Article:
Near the end of the Pleistocene, between 12,000 and 17,000 years ago, a massive landslide occurred within the Tonquin Valley in the Rocky Mountains of central western Alberta. This landslide deposited millions of tonnes of beige to pinkish quartzite and quartzitic conglomerate of the Gog Group onto the top of a valley glacier. This mass of quartzite and quartzitic conglomerate was carried eastward by this valley glacier. After leaving its valley within the Rocky Mountains, this valley glacier coalesced with other valley glaciers to form part of the Cordilleran Ice Sheet. The former valley glacier as part of this ice sheet collided with the Laurentide Ice Sheet and it and the erratics of quartzite and quartzitic conglomerate were diverted southward along the boundary between these two ice sheets. Together they flowed parallel to the eastern flanks of the Rocky Mountains as far south as northern Montana before the ice sheet stagnated and melted. As the ice sheet melted, the erratics of Gog quartzite and quartzitic conglomerate were deposited as the narrow line of rocks known as the Foothills Erratics Train.[1][3][4][6]

As they were transported down valley and later southward, the highly fractured boulders and other landslide debris were neither broken up into smaller blocks, rounded, nor marked with glacial striations because they were carried either on top or in the upper part of the glacier as it moved. In addition, the atypically linear string of glacial erratics that comprise the Foothills Erratics Train was created by the parallel, non-turbulent flowage of two very large ice masses—the Cordilleran Ice Sheet to the west, and the Laurentide Ice Sheet to the east—that occurred at the boundary between them. Had they been transported by either ice at the bottom of the glacier; by water; or by ice-rafting, the highly fractured boulders and other rocky debris would have been either quickly broken up into much smaller fragments, significantly rounded, widely dispersed over the landscape, or some combination of these.[1][3][4][6]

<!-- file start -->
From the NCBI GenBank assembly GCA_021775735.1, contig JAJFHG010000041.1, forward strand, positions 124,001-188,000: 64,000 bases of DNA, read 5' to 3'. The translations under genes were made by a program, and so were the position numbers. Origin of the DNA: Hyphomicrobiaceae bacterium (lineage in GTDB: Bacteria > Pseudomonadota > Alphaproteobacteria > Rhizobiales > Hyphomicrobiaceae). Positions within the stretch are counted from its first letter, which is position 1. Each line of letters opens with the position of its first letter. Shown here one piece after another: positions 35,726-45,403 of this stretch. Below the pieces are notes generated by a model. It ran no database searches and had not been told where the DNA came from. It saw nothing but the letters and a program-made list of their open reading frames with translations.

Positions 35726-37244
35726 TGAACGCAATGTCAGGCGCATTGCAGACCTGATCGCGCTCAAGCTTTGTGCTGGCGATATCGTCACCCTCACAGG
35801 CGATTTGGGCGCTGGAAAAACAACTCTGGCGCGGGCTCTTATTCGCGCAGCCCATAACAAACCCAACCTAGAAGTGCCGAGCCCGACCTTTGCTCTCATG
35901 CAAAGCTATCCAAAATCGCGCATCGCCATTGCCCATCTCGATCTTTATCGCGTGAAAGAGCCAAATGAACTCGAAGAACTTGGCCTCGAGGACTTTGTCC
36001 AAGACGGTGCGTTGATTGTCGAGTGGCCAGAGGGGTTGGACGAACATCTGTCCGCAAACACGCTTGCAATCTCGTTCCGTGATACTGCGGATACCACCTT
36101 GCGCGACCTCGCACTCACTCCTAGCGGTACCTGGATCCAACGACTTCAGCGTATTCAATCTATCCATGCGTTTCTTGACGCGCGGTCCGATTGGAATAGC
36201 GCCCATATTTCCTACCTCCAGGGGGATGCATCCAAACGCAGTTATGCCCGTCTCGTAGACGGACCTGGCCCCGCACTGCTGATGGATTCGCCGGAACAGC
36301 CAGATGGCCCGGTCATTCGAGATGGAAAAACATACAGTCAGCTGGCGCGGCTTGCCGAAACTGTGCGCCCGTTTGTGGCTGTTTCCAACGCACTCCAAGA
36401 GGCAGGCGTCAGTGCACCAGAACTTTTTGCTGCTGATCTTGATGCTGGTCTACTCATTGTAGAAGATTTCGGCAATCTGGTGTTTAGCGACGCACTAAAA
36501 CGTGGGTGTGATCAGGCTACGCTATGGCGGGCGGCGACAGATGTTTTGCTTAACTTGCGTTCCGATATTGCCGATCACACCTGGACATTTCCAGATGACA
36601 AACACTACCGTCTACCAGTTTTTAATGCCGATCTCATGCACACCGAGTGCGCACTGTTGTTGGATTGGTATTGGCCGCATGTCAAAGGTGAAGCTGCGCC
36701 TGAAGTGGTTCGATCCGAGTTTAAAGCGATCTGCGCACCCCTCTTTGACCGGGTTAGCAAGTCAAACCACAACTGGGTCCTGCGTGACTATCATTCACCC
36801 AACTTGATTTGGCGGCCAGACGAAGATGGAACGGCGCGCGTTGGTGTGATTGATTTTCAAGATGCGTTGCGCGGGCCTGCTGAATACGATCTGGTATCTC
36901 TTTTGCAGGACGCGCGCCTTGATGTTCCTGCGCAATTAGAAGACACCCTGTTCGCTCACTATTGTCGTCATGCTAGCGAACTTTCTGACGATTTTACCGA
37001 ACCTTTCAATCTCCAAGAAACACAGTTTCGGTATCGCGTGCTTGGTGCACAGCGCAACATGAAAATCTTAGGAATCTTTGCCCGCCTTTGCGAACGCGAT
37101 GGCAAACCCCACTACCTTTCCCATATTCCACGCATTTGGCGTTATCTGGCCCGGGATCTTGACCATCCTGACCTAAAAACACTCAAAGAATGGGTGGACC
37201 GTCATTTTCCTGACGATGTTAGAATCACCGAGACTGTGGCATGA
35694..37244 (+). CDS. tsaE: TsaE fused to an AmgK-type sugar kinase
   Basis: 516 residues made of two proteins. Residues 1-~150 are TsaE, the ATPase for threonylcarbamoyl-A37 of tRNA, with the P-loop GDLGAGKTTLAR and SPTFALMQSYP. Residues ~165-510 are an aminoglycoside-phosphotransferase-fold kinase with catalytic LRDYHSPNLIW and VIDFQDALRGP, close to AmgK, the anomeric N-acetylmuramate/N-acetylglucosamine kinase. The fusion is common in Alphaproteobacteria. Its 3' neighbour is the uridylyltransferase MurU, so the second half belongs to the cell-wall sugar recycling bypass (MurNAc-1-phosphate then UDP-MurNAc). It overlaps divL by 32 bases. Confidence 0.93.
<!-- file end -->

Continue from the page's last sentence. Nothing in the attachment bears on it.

References

  1. ^ a b c d Stalker, A MacS (1956). The erratics train, Foothills of Alberta. Geological Survey of Canada, Bulletin no. 37, 28 p.
  2. ^ a b Stalker, A MacS (1975). "The big rock." In Structural geology of the foothills between Savanna Creek and Panther River, S.W. Alberta, Canada. May 23, 1975. H. J. Evers and J. E. Thorpe, eds., pp. 9-11. Calgary, Alberta, Canada: Canadian Society of Petroleum Geologists.
  3. ^ a b c Jackson, L.E. Jr., Phillips, F.M., Shimamura, K., Little, E.C., 1997. Cosmogenic 36Cl dating of the Foothills erratics train, Alberta, Canada. Geology. 25:195–198.
  4. ^ a b c Jackson, L.E. Jr., Phillips, F.M., Little, E.C., 1999b. Cosmogenic 36Cl dating of the maximum limit of the Laurentide Ice Sheet in southwestern Alberta. Canadian Journal of Earth Science. 36:1347–1356.
  5. ^ Cruden, DM, W Langenberg, and RC Paulen (2003). Geology of the Frank Slide and southwestern Alberta. Edmonton Geological Society – Geological Association of Canada annual field trip celebrating the 100th anniversary of the Frank Slide Disaster. Edmonton, Alberta: Edmonton Geological Society. 34 pp.
  6. ^ a b Tharin, J.C. (1969). The Foothills Erratics Train of Alberta, Canada. Michigan Academician. 2(2):113-124.

External links

This page was last edited on 24 July 2020, at 15:39